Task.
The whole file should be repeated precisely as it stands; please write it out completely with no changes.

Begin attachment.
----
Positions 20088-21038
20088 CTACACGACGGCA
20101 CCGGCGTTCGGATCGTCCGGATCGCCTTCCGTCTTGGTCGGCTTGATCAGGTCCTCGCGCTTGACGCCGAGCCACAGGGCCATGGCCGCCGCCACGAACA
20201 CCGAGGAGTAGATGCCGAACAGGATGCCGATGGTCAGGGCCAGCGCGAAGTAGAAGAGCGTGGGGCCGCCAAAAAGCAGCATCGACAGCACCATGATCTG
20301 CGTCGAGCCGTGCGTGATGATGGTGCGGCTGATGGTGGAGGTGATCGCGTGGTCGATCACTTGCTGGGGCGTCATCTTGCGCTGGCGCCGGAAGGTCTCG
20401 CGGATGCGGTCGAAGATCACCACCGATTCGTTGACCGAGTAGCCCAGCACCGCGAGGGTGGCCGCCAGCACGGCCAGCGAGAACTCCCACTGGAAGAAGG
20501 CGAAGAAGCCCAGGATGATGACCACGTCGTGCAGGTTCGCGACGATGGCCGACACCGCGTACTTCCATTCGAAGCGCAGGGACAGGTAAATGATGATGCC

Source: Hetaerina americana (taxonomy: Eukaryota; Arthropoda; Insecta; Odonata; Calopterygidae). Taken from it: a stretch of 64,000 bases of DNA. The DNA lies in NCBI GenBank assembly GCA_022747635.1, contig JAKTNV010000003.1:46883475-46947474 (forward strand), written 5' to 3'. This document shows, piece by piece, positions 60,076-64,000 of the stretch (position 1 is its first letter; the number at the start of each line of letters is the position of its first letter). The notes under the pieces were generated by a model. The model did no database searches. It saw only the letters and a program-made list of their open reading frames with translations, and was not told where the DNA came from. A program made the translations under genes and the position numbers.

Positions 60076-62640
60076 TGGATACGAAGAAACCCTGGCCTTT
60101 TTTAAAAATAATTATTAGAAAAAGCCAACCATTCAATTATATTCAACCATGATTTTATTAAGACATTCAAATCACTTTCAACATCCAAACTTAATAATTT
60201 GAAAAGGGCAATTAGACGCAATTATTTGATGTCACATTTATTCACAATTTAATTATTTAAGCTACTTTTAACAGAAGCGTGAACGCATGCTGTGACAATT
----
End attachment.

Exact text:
Positions 20088-21038
20088 CTACACGACGGCA
20101 CCGGCGTTCGGATCGTCCGGATCGCCTTCCGTCTTGGTCGGCTTGATCAGGTCCTCGCGCTTGACGCCGAGCCACAGGGCCATGGCCGCCGCCACGAACA
20201 CCGAGGAGTAGATGCCGAACAGGATGCCGATGGTCAGGGCCAGCGCGAAGTAGAAGAGCGTGGGGCCGCCAAAAAGCAGCATCGACAGCACCATGATCTG
20301 CGTCGAGCCGTGCGTGATGATGGTGCGGCTGATGGTGGAGGTGATCGCGTGGTCGATCACTTGCTGGGGCGTCATCTTGCGCTGGCGCCGGAAGGTCTCG
20401 CGGATGCGGTCGAAGATCACCACCGATTCGTTGACCGAGTAGCCCAGCACCGCGAGGGTGGCCGCCAGCACGGCCAGCGAGAACTCCCACTGGAAGAAGG
20501 CGAAGAAGCCCAGGATGATGACCACGTCGTGCAGGTTCGCGACGATGGCCGACACCGCGTACTTCCATTCGAAGCGCAGGGACAGGTAAATGATGATGCC

Source: Hetaerina americana (taxonomy: Eukaryota; Arthropoda; Insecta; Odonata; Calopterygidae). Taken from it: a stretch of 64,000 bases of DNA. The DNA lies in NCBI GenBank assembly GCA_022747635.1, contig JAKTNV010000003.1:46883475-46947474 (forward strand), written 5' to 3'. This document shows, piece by piece, positions 60,076-64,000 of the stretch (position 1 is its first letter; the number at the start of each line of letters is the position of its first letter). The notes under the pieces were generated by a model. The model did no database searches. It saw only the letters and a program-made list of their open reading frames with translations, and was not told where the DNA came from. A program made the translations under genes and the position numbers.

Positions 60076-62640
60076 TGGATACGAAGAAACCCTGGCCTTT
60101 TTTAAAAATAATTATTAGAAAAAGCCAACCATTCAATTATATTCAACCATGATTTTATTAAGACATTCAAATCACTTTCAACATCCAAACTTAATAATTT
60201 GAAAAGGGCAATTAGACGCAATTATTTGATGTCACATTTATTCACAATTTAATTATTTAAGCTACTTTTAACAGAAGCGTGAACGCATGCTGTGACAATT